Principles and Concepts
of Quantum Physics
Implications of
Quantum Physics

14. No Evidence for Particles.

All the particle-like properties of matter, including mass, energy, momentum, charge and localization are actually properties of the wave function alone. Wave-particle duality is only a duality in the properties of the wave function.

The concept of particles would seem to be a given. From grade school to graduate school we are told that matter is made up of particles—electrons, protons, neutrons, photons. On the other hand, in quantum physics there is the idea of wave-particle duality; sometimes matter acts like it is made of particles, sometimes it acts like it is made of waves (the wave function). But what is matter? Is it actually sometimes a particle and then, in different circumstances it becomes a wave?

To answer, we start from principle [P3]—one version of reality in the wave function always corresponds exactly to our perceptions. From this result (ignoring our cultural heritage concerning particles), our first hypothesis would be that matter consists of the wave function alone. So we will assume this and then investigate whether there are any observations or experiments that require the existence of particles for their explanation. If there are not, if we find that all the particle-like properties of matter can be explained by properties of the wave function, then the concept of particles is superfluous. In that case, we can presume that matter consists of wave functions alone.

There are many experiments that one could use to reputedly show the necessity for particles, but all the arguments depend on just a few properties (which all turn out to be invalid). They are:
(1) The classical particle-like properties of mass, energy, momentum, spin and charge are presumed to be properties of particles.
(2) The conservation and addition laws for energy, momentum, spin (angular momentum), and charge were established in classical, particle-based physics so their experimental verification is presumed to imply the existence of particles.
(3) Particles produce localized effects, so experimentally observed localized effects are presumed to imply the existence of particles.
(4) A small part of a classical wave, say a light or sound wave, carries a correspondingly small part of the energy and momentum of the wave, so the same is presumed to hold for the wave function.
(5) Because quantum physics gives several version of reality, it is presumed that we would perceive several versions of reality if there were no particles.
Particle-like properties of the wave function. We have seen in the section on Mass, Spin, and Charge that mass, energy, momentum, spin, and charge are properties of the wave function. So property (1) cannot be used to infer the existence of particles. Ditto for property (2). In the section on Localization, we showed that (spread out) wave functions produce perceptually localized effects, so property (3) also cannot be used to infer the existence of particles. The ‘small part of the wave function’ of property (4) is shown not to hold in the section on Small Parts; each small part carries the full properties. And finally, we have seen from the Classical Perception in Quantum Physics section that more than one version of reality cannot be perceived in quantum physics. Thus particles are not needed to explain the only-one perception of property (5) either.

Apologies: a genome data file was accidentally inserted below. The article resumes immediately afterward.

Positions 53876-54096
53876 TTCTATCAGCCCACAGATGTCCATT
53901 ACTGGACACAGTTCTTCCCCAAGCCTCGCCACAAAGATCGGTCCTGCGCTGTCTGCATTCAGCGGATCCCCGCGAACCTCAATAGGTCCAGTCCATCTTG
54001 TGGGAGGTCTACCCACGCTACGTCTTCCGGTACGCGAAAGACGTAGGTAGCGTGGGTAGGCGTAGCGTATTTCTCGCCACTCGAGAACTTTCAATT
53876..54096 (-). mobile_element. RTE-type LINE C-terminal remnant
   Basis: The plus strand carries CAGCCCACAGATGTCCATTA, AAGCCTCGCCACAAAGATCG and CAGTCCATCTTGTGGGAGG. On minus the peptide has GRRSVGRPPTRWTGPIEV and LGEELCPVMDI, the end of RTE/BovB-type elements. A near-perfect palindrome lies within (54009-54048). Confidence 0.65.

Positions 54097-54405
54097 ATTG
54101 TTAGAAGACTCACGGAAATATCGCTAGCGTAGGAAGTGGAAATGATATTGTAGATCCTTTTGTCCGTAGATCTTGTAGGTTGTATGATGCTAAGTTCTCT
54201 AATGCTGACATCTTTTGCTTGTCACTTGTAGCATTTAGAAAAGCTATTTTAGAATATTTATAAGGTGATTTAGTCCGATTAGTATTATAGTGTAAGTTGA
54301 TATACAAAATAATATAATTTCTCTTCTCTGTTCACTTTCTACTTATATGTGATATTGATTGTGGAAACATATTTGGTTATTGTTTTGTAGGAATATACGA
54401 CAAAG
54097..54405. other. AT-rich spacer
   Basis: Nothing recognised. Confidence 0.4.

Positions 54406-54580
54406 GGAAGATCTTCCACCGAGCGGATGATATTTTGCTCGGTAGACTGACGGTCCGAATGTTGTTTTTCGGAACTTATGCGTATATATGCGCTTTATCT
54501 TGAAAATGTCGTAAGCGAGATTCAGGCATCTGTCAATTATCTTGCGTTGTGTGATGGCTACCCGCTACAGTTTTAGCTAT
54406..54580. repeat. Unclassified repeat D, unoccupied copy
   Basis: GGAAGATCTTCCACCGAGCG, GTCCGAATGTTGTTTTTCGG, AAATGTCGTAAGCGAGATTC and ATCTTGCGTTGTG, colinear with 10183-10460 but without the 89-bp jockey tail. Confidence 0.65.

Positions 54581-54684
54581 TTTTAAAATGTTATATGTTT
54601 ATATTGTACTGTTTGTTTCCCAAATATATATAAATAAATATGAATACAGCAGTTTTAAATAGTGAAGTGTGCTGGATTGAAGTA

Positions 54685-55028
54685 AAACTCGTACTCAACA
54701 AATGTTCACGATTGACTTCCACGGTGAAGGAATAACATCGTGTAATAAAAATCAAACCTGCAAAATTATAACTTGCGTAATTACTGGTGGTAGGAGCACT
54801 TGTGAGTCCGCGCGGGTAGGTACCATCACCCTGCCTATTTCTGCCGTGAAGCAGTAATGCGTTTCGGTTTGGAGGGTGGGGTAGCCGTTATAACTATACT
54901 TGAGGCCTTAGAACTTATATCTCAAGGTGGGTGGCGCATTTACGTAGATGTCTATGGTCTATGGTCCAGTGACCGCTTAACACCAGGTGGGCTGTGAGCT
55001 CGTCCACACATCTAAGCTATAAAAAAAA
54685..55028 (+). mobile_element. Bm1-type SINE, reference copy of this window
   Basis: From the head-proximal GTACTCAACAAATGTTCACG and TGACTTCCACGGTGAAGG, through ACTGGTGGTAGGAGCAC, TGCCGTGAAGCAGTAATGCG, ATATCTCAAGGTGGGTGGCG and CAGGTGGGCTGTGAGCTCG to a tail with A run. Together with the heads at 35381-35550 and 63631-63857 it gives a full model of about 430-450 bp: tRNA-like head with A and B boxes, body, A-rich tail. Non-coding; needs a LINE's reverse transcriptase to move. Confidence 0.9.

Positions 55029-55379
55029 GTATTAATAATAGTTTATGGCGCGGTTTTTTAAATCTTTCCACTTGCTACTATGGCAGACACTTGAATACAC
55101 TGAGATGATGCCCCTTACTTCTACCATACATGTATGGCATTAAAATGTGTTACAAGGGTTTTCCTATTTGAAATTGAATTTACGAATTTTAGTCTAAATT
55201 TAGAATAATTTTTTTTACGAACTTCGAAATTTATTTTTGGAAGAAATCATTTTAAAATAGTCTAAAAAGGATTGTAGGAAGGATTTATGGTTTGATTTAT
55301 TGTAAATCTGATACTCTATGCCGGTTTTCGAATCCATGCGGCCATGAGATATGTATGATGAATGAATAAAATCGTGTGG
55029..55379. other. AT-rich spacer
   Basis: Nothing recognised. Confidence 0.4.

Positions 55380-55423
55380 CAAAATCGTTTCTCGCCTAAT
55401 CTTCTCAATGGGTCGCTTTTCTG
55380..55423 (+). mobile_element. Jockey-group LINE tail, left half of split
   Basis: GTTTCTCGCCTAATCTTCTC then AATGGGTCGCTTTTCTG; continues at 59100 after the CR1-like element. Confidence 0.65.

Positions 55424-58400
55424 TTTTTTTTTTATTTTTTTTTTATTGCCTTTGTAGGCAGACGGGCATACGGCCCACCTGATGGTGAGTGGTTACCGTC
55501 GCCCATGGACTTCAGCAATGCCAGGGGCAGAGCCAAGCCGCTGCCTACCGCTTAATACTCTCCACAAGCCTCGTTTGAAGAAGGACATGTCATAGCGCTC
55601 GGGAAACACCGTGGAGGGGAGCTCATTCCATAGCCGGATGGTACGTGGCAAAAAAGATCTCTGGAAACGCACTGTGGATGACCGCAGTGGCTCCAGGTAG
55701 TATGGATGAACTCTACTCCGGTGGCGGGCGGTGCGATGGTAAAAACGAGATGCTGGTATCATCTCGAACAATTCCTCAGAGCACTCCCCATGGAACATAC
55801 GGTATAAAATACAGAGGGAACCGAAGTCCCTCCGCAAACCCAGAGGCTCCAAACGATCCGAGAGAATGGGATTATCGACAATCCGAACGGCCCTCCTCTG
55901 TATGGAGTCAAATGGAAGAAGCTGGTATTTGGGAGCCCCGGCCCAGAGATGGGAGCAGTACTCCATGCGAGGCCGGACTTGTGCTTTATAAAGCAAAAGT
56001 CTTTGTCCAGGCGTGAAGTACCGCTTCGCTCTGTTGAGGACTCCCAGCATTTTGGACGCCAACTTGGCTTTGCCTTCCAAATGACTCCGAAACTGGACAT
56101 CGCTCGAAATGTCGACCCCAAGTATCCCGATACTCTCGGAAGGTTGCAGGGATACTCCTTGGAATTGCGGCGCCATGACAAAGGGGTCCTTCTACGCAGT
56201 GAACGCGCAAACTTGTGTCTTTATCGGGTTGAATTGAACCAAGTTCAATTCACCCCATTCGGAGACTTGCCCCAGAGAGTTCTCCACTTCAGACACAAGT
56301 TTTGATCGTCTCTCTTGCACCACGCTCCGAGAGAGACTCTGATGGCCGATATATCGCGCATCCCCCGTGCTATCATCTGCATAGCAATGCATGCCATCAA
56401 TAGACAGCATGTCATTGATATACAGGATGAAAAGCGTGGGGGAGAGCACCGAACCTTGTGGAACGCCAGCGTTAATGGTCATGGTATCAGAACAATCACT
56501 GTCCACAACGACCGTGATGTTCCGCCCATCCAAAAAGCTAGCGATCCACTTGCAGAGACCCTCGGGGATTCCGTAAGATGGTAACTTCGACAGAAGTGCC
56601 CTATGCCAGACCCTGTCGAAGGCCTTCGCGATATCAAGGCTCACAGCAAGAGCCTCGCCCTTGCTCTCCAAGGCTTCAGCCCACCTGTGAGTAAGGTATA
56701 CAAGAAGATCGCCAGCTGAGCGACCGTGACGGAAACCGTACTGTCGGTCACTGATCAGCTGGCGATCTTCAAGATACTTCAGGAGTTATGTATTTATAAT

So we see that all the underlying properties of matter which are used to infer the existence of particles can be explained by the properties of the wave function alone. This means there is no evidence for particles (because the wave function can account for all the particle-like properties).
[P15] There is no evidence for the existence of particles.
The seemingly paradoxical wave-particle duality of matter is resolved by the observation that the wave functions alone can account for both the wave-like and particle-like properties of matter. That is, the wave function has both classical wave-like properties and classical particle-like properties. So the dichotomy is in the properties of the wave function rather than in the ‘actual nature’ of matter.

Nomenclature. Even though there is no evidence for particles, it is not necessary to give up the very useful names. So we can agree that an ‘electron’ refers to an electron-like wave function, having mass me, spin , charge, -e; a ‘proton’ refers to a proton-like wave function, having mass mp, spin , charge, -e; and a ‘photon’ refers to a photon-like wave function having mass 0, spin 1, and charge 0. But we must keep in mind that these names do not (if there is no collapse) refer to entities that objectively exist in a unique state; there can be several versions of them simultaneously existing in different states.

Related experiments. There are several experiments that, if one assumes particles exist, give perplexing results. Bell-like experiments on non-locality seem to show that particles interact instantaneously at a distance. And Wheeler’s delayed-choice experiment and the quantum eraser experiment seem to imply that causality can sometimes work backwards in time. But if one assumes there are no particles, the very peculiar inferences about the nature of reality simply evaporate. In a no-particle world, there is (to the best of my knowledge) no evidence for backwards causality. And while there are non-local effects in quantum physics, built into the theory by entanglement (Schrödinger’s cat), there is no faster-than-light signaling required to explain the results; it is just quantum physics as usual.

understanding quantum physics
understanding quantum physics by casey blood